About that jobs miss
This morning’s huge miss on February nonfarm jobs—the headline gain of 20,000 came in at a fraction of our expectations for 167,000 net new jobs and consensus expectations of 180,000—isn’t quite as bad as it looks. Taking the prior two month’s above-consensus gains, both of which were revised further up, the 3-month average increase in nonfarm jobs remained strong at 186,000. The headline miss is inconsistent with strong internals, including a participation rate that held steady at a 5.5 year high, declines in the main and broader U-6 unemployment rates to multiyear lows, a cycle high in wage gains of 3.4% and a strong household report that showed a gain of 255,000 jobs.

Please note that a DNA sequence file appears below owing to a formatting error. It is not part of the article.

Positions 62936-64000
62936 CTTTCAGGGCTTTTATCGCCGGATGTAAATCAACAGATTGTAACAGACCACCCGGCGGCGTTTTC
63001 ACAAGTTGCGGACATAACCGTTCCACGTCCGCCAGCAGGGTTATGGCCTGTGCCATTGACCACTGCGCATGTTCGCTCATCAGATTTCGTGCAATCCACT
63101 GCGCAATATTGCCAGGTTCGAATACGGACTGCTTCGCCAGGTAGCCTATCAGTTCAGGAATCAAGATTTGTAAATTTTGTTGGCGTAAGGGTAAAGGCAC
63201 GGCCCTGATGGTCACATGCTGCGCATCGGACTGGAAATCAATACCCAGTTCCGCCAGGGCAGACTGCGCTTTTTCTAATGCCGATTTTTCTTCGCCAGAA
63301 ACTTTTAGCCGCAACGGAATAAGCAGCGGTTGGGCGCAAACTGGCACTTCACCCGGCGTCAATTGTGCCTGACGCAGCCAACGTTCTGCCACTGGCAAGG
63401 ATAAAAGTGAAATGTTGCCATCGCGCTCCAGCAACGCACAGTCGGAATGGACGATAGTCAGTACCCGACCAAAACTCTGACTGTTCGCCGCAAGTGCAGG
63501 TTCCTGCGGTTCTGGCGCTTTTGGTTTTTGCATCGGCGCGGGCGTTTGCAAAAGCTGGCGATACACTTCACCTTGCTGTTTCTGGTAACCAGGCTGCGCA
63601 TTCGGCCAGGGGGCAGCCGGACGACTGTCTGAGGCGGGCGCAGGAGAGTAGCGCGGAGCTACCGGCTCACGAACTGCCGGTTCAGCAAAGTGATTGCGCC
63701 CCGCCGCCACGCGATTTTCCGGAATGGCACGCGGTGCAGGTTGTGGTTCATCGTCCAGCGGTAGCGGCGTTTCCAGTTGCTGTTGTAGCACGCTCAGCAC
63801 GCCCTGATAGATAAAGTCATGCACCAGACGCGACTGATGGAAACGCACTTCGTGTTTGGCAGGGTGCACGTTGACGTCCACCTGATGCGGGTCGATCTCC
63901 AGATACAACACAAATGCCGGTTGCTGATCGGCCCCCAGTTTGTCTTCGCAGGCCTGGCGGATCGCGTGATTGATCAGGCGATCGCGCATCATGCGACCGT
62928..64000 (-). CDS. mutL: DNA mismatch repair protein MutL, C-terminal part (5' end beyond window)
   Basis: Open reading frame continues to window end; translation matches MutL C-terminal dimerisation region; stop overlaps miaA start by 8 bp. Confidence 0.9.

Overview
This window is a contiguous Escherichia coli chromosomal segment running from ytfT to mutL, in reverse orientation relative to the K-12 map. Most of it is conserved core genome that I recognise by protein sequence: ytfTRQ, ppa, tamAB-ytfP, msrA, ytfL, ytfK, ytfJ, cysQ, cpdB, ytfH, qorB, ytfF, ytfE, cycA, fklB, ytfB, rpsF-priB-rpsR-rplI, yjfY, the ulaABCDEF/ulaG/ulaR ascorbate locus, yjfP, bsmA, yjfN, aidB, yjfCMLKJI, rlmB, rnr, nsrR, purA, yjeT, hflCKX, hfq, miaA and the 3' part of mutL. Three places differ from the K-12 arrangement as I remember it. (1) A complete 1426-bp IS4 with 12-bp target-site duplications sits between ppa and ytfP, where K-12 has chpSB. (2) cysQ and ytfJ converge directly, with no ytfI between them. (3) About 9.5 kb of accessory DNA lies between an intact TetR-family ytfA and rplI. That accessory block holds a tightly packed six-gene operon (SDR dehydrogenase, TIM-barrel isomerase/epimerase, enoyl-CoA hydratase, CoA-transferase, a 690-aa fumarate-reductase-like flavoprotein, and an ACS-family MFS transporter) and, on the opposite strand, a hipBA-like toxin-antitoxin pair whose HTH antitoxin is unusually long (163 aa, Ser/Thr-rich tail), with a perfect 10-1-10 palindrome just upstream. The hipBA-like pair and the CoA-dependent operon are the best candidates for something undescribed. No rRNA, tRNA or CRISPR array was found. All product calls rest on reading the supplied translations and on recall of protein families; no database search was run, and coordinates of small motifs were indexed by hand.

The bottom line: while the headline number warrants attention given weak data around the globe, it most likely represents statistical payback for a January number that was much stronger than consensus. Our view is the 3-month average trend, supported by similar trends in the ADP and unemployment claims data, suggests the labor market remains healthy, with job growth continuing, albeit with a modest slowdown consistent with the broader economy. From a policy perspective, this moderation buys more time for the Federal Reserve to stay on pause. In sum, steady as she goes.